WASHINGTON COUNTY, Utah -- Several state parks in southern Utah reached capacity this past weekend, and officials noticed that many came from other states.
“The Governor has been very supportive of state parks and wants us the give people a place to get out, and we understand that, but they need to come out to the park and enjoy the day and do it responsibly," said Gunlock State Park Manager Jon Allred.
Overcrowding at Gunlock Falls, an overflow area from the reservoir, became an issue on Saturday. Park staff put 'closed' signage around the falls and near the entry points, but that didn't deter visitors from coming.
“When you get crowds like that that are coming from every direction it’s a battle,” said Allred.
Utah State Epidemiologist Dr. Angela Dunn on Monday emphasized the importance of keeping a safe social distance from others when in public, even when participating in outdoor recreation.
“Social distancing is still very important, no matter where we come into contact with someone or where the person's from, maintaining social distancing is important to prevent the spread of COVID-19," Dunn said.
A Las Vegas woman had to rescued and air-lifted to a hospital with injuries sustained from cliff-jumping into the falls on Saturday.
"Accidents like the one yesterday at Gunlock are extremely unfortunate. We express concern for the woman’s health and wish her well in her recovery," said Eugene Swalberg with Utah State Parks. Swalberg noted that other parks in Utah experienced larger crowds, but the area at Gunlock is unique. “The downside is because the falls are so spectacular, lots of people wanted to come and see them.”
According to Swalberg, this weekend saw mixed visitation across the state. Some parks in northern Utah were busier than normal for the time of year, while others didn't experience any crowding at all.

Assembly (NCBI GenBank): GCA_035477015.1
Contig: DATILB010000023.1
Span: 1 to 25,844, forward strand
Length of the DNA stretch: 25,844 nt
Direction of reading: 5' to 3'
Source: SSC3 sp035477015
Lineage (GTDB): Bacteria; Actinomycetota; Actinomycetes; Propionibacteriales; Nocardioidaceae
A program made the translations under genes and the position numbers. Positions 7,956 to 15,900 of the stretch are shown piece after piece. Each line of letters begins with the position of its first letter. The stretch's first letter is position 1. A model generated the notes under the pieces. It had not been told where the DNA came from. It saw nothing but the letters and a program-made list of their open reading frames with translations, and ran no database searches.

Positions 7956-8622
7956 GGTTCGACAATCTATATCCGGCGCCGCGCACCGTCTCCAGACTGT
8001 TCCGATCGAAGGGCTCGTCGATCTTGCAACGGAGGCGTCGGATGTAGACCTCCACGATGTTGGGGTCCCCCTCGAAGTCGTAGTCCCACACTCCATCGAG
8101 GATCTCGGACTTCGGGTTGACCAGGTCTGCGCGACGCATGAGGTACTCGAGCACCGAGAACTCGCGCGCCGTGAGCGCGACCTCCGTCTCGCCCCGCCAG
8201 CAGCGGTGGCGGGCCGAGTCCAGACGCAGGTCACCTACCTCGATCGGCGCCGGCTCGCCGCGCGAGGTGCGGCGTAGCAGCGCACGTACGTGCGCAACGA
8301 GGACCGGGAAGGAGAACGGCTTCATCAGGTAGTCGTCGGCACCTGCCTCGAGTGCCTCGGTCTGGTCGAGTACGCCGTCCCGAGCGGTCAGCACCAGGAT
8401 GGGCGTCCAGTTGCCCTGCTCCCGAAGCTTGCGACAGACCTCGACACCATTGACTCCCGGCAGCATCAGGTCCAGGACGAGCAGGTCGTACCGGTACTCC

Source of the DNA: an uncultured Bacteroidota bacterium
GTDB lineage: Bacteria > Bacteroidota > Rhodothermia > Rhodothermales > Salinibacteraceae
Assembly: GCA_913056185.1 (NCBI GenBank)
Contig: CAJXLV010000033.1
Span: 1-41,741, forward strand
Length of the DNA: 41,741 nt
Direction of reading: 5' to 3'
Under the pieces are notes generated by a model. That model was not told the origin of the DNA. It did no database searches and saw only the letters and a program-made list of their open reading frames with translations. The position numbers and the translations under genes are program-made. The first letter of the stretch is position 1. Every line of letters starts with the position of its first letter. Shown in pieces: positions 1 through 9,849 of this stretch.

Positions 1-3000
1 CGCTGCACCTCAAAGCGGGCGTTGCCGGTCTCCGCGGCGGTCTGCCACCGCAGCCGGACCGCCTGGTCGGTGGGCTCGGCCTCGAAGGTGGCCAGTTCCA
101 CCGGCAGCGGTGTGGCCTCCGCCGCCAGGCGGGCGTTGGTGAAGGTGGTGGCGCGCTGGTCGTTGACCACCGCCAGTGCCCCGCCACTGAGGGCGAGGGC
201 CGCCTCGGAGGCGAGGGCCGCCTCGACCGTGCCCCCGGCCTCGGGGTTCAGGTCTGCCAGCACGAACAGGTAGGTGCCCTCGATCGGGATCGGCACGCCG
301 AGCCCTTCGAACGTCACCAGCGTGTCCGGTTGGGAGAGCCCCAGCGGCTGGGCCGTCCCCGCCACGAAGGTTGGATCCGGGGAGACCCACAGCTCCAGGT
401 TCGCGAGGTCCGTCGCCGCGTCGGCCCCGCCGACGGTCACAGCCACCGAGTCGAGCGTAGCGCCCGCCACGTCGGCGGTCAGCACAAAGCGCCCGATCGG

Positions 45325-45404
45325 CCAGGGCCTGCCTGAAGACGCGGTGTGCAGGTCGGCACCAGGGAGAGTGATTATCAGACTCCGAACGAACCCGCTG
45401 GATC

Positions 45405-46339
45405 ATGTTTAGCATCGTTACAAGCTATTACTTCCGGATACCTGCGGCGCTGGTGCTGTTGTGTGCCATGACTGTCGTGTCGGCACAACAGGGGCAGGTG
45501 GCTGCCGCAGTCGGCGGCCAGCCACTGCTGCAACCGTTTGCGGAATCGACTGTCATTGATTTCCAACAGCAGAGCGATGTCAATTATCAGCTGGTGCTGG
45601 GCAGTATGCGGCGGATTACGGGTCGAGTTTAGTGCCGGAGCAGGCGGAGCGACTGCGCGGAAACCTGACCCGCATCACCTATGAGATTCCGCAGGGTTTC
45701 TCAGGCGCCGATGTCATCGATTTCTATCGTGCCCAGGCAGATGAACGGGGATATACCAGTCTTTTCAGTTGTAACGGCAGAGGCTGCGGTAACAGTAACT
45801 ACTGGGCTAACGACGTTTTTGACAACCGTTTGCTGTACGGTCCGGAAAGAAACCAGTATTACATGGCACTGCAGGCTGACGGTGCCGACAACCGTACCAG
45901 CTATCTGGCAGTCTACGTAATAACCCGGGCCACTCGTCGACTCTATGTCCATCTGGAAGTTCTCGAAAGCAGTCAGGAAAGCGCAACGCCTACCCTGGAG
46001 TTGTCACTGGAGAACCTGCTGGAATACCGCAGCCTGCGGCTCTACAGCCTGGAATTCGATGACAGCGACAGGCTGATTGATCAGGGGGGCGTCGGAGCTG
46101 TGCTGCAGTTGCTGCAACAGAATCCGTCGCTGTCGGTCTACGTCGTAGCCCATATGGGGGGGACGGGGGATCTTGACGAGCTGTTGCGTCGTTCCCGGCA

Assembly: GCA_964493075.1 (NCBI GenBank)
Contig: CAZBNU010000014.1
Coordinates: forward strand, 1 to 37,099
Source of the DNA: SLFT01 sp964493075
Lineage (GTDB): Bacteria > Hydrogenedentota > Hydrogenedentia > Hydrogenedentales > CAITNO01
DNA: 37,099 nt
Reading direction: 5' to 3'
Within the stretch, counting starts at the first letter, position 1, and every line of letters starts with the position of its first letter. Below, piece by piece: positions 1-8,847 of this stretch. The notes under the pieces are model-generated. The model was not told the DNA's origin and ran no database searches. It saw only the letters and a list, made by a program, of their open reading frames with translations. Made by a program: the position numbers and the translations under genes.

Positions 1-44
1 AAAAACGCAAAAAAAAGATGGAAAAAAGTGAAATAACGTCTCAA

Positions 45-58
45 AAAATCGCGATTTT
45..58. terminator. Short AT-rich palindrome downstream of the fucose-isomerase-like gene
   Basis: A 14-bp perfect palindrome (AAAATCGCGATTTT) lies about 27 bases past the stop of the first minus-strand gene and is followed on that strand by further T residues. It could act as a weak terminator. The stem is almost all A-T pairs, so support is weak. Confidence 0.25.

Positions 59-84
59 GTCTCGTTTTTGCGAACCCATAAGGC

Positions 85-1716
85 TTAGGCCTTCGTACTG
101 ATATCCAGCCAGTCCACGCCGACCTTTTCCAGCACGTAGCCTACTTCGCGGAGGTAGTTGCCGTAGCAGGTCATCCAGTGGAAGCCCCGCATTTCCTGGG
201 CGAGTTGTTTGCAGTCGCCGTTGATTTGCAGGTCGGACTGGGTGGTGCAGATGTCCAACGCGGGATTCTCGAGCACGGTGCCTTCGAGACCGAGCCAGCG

In addition to Gunlock, Goblin Valley, Snow Canyon, Quail Creek and Sand Hollow all had to restrict visitors from entering the park in order to manage the amount of visitors. However, Gunlock had one of the most noticeable crowds with frequent social media posts from out-of-state visitors.
“There is a lot of Nevada people in the area right now, a lot of people from out of state and quite a few Californians," said Allred regarding the out-of-state license plates, although he says a lot of seasonal residents call Washington County home. “It’s unfortunate that no matter how hard you push for responsible recreation and that kind of thing, it’s difficult to control crowds when they get that big.”
Swalberg echoed similar sentiments, that many out-of-state visitors seemed to be flocking to Utah's parks. However, both he and Dunn noted that it is not illegal to enter the state for these purposes.
“Our surrounding states are similar to what we’re dealing with here," Dunn said. "We don’t have any plans right now to prevent tourists from out-of-state from coming into Utah, but that’s something we can keep a close eye as again restrictions start loosening up.”
Utah State Parks released a statement to FOX 13 regarding the weekend concerns at Gunlock Falls:
"Gunlock poses unique challenges, with several access points to the waterfalls that exist outside the management authority of state parks. Even with an enhanced law enforcement presence this weekend, oversight at the falls has proven difficult. Park management is in the process of working with local officials to address parking concerns outside of the park, along Gunlock Road, to encourage safe social distancing and responsible recreation."
Perhaps the most concerning piece of this weekend's crowd restriction is the amount of cleanup that parks staff is doing after visitors leave for the day.
“We are going to be cleaning up for the next week," said Allred, who noted his team began cleaning up trash scattered about the falls area beginning at 6:30 a.m. Sunday. “It’s unfortunate, it really is. We asked people to respect the area and clean up after themselves.”
Park managers want visitors to not only recreate responsibly, but check individual parks' social media pages in order to know if the parks are at capacity.
“Everyone understands that it’s a difficult situation and we recommend that people genuinely look before they come to the park,” said Allred.
On Monday, Gov. Gary Herbert made a statement on the issue of overcrowding at parks:
“Utah State Parks and the Utah Highway Patrol are adapting to the pent-up demand for outdoor recreation as restrictions ease and the weather warms up. They have identified and are now sharing system-wide the best practices for limited entry that have worked at the vast majority of our state parks.”